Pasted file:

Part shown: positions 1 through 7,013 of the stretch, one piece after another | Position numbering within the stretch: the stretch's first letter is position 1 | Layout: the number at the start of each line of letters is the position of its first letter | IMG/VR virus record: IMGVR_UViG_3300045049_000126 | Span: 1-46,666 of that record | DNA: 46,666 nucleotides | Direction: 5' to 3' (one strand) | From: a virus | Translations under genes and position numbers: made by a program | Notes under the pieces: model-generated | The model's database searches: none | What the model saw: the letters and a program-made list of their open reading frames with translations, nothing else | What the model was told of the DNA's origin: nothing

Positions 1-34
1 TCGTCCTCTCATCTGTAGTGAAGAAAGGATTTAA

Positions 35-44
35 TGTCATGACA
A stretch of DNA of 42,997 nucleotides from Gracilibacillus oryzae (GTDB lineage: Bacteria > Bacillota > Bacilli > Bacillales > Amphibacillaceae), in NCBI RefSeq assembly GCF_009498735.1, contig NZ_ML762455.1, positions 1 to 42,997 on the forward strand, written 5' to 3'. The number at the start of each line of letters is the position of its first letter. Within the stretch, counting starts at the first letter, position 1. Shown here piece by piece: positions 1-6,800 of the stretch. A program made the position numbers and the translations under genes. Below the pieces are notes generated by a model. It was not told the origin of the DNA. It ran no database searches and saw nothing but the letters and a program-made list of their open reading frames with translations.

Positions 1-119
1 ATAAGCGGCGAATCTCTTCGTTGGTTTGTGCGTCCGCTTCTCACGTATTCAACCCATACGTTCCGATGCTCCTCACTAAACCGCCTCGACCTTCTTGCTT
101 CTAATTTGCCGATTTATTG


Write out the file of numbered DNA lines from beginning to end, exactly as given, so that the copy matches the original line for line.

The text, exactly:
Part shown: positions 1 through 7,013 of the stretch, one piece after another | Position numbering within the stretch: the stretch's first letter is position 1 | Layout: the number at the start of each line of letters is the position of its first letter | IMG/VR virus record: IMGVR_UViG_3300045049_000126 | Span: 1-46,666 of that record | DNA: 46,666 nucleotides | Direction: 5' to 3' (one strand) | From: a virus | Translations under genes and position numbers: made by a program | Notes under the pieces: model-generated | The model's database searches: none | What the model saw: the letters and a program-made list of their open reading frames with translations, nothing else | What the model was told of the DNA's origin: nothing

Positions 1-34
1 TCGTCCTCTCATCTGTAGTGAAGAAAGGATTTAA

Positions 35-44
35 TGTCATGACA
A stretch of DNA of 42,997 nucleotides from Gracilibacillus oryzae (GTDB lineage: Bacteria > Bacillota > Bacilli > Bacillales > Amphibacillaceae), in NCBI RefSeq assembly GCF_009498735.1, contig NZ_ML762455.1, positions 1 to 42,997 on the forward strand, written 5' to 3'. The number at the start of each line of letters is the position of its first letter. Within the stretch, counting starts at the first letter, position 1. Shown here piece by piece: positions 1-6,800 of the stretch. A program made the position numbers and the translations under genes. Below the pieces are notes generated by a model. It was not told the origin of the DNA. It ran no database searches and saw nothing but the letters and a program-made list of their open reading frames with translations.

Positions 1-119
1 ATAAGCGGCGAATCTCTTCGTTGGTTTGTGCGTCCGCTTCTCACGTATTCAACCCATACGTTCCGATGCTCCTCACTAAACCGCCTCGACCTTCTTGCTT
101 CTAATTTGCCGATTTATTG